Ours is a society anchored on identity--whether a screenname you use online, a driver's license with your name and physical description, a passport that allows you to come and go in particular countries, or the absence of any of the above. Passports and identification documents in the Old China Hands Archives provide a kaleidoscopic view of the way identity is represented on paper.
The passport we know today did not exist until the early 20th century. In the past passports took many forms, and the ways they identified the holder varied greatly. They came in different shapes and sizes contingent on the desires of individual issuing authorities. They were originally created to serve as safe conduct passes for individuals crossing through foreign territories to negotiate with enemies, but in modern times they have evolved from diplomatic introductions into a form of official identification representing an individual’s relationship to a nation.
At the 1920 Paris Conference on Passports and Customs Formalities and Through Tickets, the League of Nations agreed to internationally standardize passports. This movement was in line with other standardization efforts in the early 20th century that emerged as part of an efficiency movement to streamline processes, but also reflected an increased interest in tracking the flow of people in and out of countries.
The 1920s were a time of increased legal discrimination and nativism, fueled by strong anti-immigrant sentiment in the United States. The Immigration Act of 1917 was far more broadly restrictive of immigration to the United States than earlier legislation. It was followed by the Immigration Act of 1924, which established limits, or quotas, on the annual number of immigrants admitted to the United States, and completely barred immigration from specific countries in Asia. Immigration from non-Asian countries was capped to 2% of the number of people from a country already living in the United States as recorded on the 1890 census, which severely limited immigration from Southern and Eastern Europe.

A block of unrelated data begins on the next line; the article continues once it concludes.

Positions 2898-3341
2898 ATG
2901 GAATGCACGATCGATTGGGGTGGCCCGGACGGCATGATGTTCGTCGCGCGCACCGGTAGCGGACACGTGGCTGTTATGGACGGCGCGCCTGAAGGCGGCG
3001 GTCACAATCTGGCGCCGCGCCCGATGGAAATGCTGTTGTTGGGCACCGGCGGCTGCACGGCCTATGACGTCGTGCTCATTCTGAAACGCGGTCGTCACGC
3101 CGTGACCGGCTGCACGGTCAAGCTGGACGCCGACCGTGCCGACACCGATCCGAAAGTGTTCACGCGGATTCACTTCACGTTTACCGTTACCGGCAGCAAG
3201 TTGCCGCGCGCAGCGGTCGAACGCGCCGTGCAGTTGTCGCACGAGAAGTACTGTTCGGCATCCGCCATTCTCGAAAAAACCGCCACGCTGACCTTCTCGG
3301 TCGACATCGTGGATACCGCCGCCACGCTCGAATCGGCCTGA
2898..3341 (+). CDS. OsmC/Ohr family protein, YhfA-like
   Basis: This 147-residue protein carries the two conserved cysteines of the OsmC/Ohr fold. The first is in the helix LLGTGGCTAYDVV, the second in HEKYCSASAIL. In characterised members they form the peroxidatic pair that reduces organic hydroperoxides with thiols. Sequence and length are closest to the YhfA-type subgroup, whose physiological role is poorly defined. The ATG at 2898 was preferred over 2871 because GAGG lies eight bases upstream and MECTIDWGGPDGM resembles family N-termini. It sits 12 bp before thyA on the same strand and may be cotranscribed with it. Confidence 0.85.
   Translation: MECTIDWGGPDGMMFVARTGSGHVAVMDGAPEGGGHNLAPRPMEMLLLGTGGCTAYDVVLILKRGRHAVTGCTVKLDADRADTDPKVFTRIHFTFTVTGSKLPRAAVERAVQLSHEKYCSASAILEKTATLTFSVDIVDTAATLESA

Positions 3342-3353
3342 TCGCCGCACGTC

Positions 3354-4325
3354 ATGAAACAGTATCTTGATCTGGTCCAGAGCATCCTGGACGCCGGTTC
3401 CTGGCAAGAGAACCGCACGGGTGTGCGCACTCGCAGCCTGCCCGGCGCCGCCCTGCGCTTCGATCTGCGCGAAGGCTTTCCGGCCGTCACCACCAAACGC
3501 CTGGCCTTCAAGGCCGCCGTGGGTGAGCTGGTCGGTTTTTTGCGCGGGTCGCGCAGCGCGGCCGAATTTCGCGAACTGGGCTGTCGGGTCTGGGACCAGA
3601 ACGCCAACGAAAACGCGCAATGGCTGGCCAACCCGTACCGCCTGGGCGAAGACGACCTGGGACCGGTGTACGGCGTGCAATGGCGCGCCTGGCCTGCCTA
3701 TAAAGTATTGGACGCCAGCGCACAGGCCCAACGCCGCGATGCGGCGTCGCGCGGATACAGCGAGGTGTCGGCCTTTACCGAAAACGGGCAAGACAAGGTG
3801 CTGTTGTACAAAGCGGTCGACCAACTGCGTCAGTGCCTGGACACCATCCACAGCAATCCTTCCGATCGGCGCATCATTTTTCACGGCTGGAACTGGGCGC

By the end of World War II, many individuals had experienced stateless status due to widespread political upheaval and a complex myriad of citizenship and naturalization laws across the globe. Immediately after the war the international community established the United Nations to promote international order and cooperation. In 1948, the organization adopted the Universal Declaration on Human Rights, which contains thirty articles outlining an individual's rights, including the right to asylum and the right to nationality.
Locations in China were attractive destinations for stateless individuals up through World War II. Shanghai required no visa or work permit for entry, making entry possible for those that lacked a nation. In 1921, shortly after the Russian Revolution, Russian political exiles had their citizenship revoked by the new Soviet government, leaving them stateless. Many of these now-stateless former Russian residents moved to China. Later, European Jews fleeing the Nazis would take refuge in Shanghai, often after they were turned away from other countries, giving Shanghai the moniker "port of last resort."
Take a look at identification documents from foreigners born in, working in, and/or living in China. Consider what information nations deemed important enough to include, as well as the context of an identification document's creation. How we self-identify may exist in opposition to how a governing body allows us to identify on paper. It is an international collaborative agreement to honor these documents and imbue these pieces of paper with power for both access and exclusion.